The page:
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No Apologies

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Album Review

For his first solo album, fiddler Jim Van Cleve called on the talents of his bandmates in Mountain Heart along with an impressive array of high-powered helpers (including guitarist Bryan Sutton, banjo picker Ron Stewart, and singers Sonya Isaacs and Ronnie Bowman) to realize a pleasingly personal vision of modern bluegrass music. Some of his moves are predictable: there are jazzy, new acoustic-style instrumentals like "Grey Afternoon" and "Fall Creek Falls," most of which are nice enough but have a tendency to sacrifice vitality in the interest of fancy chord changes, and there's also the requisite number of old-school barnburners like "Train 45" and Bill Monroe's rollicking "Wheel Hoss." In between, though, there are some surprises: "Nature of the Beast" is jazzy in a more original way and employs subtle touches of dubwise production, while "Scars" is a flat-out pop song, a quiet and regretful number featuring stellar vocals by Sonya Isaacs. What's interesting is that the album's two most effective tracks are also among the most mainstream: a gorgeous, chugging version of Flatt & Scruggs' "We Can't Be Darlings Anymore," and a swaggering country original titled "Way It Always Seems to Go." Very nice.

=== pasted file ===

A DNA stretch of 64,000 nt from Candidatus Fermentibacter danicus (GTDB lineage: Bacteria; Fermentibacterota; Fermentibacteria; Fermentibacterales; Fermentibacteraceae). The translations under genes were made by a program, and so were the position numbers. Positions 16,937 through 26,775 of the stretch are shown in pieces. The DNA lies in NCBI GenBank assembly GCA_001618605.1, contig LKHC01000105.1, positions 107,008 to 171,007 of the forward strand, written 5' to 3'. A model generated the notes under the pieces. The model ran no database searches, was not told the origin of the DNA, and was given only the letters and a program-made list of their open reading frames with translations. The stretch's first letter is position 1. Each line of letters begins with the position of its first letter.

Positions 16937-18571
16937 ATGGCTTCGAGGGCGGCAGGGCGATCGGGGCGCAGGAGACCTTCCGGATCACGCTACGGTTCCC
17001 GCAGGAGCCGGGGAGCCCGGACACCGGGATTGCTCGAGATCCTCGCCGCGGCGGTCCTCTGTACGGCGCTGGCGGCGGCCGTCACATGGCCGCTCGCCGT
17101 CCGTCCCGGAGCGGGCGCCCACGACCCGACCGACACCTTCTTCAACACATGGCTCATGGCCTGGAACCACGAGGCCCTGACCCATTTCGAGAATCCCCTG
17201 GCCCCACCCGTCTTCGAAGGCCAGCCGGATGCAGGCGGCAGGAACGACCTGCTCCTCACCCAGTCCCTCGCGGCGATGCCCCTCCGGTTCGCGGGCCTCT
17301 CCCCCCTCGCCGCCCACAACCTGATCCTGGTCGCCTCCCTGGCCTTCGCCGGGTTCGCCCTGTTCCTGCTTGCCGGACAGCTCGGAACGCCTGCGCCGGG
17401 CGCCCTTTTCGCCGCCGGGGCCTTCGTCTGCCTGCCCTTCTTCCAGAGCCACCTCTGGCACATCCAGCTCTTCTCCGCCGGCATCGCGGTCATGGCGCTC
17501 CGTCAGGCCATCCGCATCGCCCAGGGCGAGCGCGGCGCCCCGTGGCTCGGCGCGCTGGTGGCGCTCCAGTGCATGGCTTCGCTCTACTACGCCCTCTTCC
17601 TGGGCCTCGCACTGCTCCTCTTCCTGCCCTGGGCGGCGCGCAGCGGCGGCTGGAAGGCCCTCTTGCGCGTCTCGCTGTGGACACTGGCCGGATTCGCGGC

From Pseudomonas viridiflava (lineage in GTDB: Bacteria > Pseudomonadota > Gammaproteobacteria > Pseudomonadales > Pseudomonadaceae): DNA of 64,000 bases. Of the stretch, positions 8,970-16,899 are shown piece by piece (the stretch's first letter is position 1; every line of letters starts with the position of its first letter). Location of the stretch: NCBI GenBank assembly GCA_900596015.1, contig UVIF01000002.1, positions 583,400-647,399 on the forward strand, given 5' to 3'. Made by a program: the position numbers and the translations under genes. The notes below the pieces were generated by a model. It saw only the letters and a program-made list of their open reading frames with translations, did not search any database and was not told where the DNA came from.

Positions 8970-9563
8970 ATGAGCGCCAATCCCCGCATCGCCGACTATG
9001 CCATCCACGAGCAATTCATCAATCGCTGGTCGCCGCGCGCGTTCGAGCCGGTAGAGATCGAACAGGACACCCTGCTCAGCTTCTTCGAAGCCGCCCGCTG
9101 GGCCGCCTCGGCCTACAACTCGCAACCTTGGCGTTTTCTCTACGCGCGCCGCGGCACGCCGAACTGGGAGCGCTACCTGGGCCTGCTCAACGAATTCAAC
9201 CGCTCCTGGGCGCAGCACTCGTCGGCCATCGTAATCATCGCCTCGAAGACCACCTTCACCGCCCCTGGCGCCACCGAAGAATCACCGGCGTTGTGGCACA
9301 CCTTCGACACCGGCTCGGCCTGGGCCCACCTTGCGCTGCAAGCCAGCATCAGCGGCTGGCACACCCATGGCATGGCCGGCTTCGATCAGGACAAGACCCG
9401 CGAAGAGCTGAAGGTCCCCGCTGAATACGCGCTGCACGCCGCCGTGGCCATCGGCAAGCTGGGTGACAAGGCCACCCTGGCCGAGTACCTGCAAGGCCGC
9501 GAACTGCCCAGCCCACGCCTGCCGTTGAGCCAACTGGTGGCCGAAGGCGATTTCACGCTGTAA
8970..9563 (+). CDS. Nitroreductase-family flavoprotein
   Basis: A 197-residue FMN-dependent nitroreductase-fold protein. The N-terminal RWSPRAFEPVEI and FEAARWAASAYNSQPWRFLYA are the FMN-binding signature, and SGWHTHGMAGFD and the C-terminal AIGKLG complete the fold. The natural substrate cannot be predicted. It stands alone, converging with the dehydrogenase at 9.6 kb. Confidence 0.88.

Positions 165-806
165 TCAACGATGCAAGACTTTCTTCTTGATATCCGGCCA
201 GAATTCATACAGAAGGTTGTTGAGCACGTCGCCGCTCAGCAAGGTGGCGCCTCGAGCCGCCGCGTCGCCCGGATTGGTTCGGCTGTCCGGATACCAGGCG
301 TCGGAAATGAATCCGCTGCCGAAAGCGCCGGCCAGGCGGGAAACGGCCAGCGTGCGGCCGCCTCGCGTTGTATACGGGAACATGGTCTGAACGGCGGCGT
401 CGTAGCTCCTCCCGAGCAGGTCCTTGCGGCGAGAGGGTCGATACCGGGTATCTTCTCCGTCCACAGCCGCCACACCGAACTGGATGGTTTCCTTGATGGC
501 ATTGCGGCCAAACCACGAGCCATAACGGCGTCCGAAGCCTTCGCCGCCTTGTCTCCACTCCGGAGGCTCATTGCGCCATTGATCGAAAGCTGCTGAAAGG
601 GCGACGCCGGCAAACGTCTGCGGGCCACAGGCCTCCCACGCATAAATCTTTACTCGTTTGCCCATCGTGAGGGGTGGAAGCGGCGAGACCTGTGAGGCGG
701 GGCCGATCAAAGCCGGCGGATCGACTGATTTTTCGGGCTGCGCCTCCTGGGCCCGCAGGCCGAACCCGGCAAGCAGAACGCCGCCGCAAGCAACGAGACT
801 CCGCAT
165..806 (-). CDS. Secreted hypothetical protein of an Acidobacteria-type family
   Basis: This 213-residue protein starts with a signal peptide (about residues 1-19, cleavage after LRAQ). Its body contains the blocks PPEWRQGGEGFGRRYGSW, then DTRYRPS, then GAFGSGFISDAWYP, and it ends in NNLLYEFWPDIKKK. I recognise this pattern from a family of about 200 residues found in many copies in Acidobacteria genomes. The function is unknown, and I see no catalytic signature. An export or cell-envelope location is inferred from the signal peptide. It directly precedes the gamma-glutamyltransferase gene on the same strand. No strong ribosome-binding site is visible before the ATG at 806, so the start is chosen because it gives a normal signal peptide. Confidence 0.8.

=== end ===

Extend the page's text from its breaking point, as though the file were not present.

Biography

Genre: Singer/Songwriter

Years Active: '90s, '00s

Self-taught bluegrass fiddler Jim VanCleve was born and raised in Florida, where his interest in bluegrass first blossomed. His family's move to North Carolina then placed VanCleve in the very heart of string band country, and by his teens he was gigging regularly as a fiddler. VanCleve was only 18 years old when he joined Rambler's Choice in 1998. The group put out its only album, Sounds of the Mountains, on Rounder Records that same year, after which VanCleve left to work with Doyle Lawson &...
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No Apologies, Jim Van Cleve
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